Beginning the college search can seem overwhelming. How do you know where to start, who to talk to, or what you want in a school?
As a high school junior or senior, it’s especially difficult. You’re probably taking some of the hardest classes you’ve ever taken, are involved in lots of extracurricular activities, and have a couple of leadership positions under your belt. On top of all this, you’ve got homecoming, parents, siblings, prom, a job, driving, dating. . . . It’s not an easy time to make a life-changing decision, that’s for sure.
So how do you begin the college search process? Just slow down and take things one step at a time.
Sit down at your computer or with a piece of paper and just brainstorm about the “University of You.” If you could create your perfect school, what would it be like? Don’t think about any barriers—just write. Think about location, distance from home, size, type of school, majors or programs, social life, extracurricular options, athletic/music/theater opportunities, etc. What is important to you? Also, make a list of what the opposite of “The University of You” would look like. If you have problems getting this started, talk to your parents, friends, and family members about their college experience. Ask them what they liked and what they disliked. Discuss what the important factors were in their college search and decision processes.
Research, research, research
It’s still a lot of work, but this part is more fun than the last time you had to do research for a school paper. Plus, it’s an important step because there are about 4,000 college options in the United States alone! Before your senior year, you want to limit this down to about five: one safety, one reach, and three that you’ll probably get into. There are lots of ways to narrow the list. Start by spending some time on the Web. You can use a lot of free online search engines (the CollegeXpress college search, www.collegeboard.com, and www.petersons.com are just a few). Or just do a search for “Schools with Biomedical Engineering,” or whatever your intended major may be, and see what pops up!
Read your mail
You probably are (or soon will be) getting a lot of mail from colleges and universities—don’t throw it away. On some rainy Saturday when the pile has gotten quite big, make three piles: yes, maybe, and no. Just by looking at the literature, you’ll become aware of all the opportunities you have! Think about visiting some schools in the “yes” pile.
Attend one or two college fairs
If there is a National College Fair in your area, go to it, as there will be a large number of schools represented (www.nacacnet.org). Talk to as many representatives as possible and ask informed questions—these people are experts. Stop at the schools you’ve never heard of before. Gather as much literature as your arms can carry, and have fun shopping.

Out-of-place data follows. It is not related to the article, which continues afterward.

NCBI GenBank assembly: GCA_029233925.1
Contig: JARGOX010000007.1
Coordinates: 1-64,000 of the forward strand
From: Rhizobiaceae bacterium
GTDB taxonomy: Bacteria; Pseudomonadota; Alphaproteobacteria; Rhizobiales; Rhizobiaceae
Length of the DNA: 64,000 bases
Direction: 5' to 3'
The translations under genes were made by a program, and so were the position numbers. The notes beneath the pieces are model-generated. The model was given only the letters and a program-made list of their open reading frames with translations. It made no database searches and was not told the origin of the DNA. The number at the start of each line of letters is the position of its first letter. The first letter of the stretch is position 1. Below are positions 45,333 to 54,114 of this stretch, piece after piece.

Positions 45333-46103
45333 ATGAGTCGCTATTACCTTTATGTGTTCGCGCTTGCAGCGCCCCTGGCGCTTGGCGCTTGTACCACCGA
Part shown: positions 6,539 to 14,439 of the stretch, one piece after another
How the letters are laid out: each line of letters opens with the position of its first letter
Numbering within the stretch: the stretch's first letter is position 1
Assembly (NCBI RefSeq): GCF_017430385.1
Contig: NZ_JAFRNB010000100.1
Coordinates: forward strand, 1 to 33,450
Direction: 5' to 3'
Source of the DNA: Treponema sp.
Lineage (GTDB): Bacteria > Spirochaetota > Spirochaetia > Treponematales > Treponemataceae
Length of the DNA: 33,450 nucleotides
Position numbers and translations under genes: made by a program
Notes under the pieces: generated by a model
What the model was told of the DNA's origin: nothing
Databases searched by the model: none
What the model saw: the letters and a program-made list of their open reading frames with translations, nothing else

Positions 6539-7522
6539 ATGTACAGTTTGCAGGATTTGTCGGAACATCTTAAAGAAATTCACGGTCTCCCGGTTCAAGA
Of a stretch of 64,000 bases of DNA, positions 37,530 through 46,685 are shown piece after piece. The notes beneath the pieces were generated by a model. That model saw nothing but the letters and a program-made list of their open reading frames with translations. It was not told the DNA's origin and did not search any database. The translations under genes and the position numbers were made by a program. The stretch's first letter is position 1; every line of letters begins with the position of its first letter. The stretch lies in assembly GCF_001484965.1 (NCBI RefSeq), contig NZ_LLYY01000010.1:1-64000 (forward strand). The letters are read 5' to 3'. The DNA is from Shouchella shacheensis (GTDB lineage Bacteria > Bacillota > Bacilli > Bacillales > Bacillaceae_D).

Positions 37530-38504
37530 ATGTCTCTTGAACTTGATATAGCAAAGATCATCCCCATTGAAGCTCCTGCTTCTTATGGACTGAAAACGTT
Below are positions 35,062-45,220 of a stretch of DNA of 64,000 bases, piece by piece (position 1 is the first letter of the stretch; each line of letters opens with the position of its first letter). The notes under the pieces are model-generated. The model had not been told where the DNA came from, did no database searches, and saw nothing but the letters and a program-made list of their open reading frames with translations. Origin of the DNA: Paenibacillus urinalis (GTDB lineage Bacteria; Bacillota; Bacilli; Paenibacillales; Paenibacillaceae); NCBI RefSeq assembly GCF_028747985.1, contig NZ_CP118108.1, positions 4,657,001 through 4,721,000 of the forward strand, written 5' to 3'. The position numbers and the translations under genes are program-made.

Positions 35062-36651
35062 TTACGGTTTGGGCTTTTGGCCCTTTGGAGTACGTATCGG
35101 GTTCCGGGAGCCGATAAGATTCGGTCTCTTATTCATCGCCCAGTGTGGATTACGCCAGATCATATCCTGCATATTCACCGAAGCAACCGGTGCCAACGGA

Colleges come to you
“A representative from So and So University will be at Your High School on such and such a day.” Sound familiar? Go to these information sessions, even if you’ve never heard of the school. It’s a great way to learn about all of your options and establish personal connections with the people who decide whether to admit or deny applicants.
Visit your top schools
The college visit is very important; it’s the best way to determine your fit and feel at a school. Make sure to always schedule a tour and a meeting with an admission counselor. Should your schedule allow, you can also make appointments with professors or coaches, sit in on a class, or even spend the night with a current student. Take advantage of the visit opportunity that will best let you see what it’s like to be a student at “X University.” Don’t be afraid to say that it’s your first college visit. Sometimes that’s the best way to get some helpful hints about what you should say, do, or ask.
The academic side
Now, throughout this process, don’t forget to keep your grades up and keep taking challenging classes. (Yes, these grades still count!) Also, make sure that you’re registering for the ACT and/or SAT. Try taking both during the spring of your junior year. Then, take the one that you did best on again early fall of your senior year. Be mindful of any other required tests that your school might ask for.
The last word
Make a timeline and stick to it. Senior year can be pretty chaotic, with filling out applications as well as all of your normal activities. The summer before your senior year is a great time to visit your top five schools. Take advantage of your junior year by managing your time a little more carefully. Also, realize that there is no such thing as the perfect school. There will be things you like and things you don’t like; you need to find the school that you will be happiest at. Enjoy the process, and just take it one step at a time!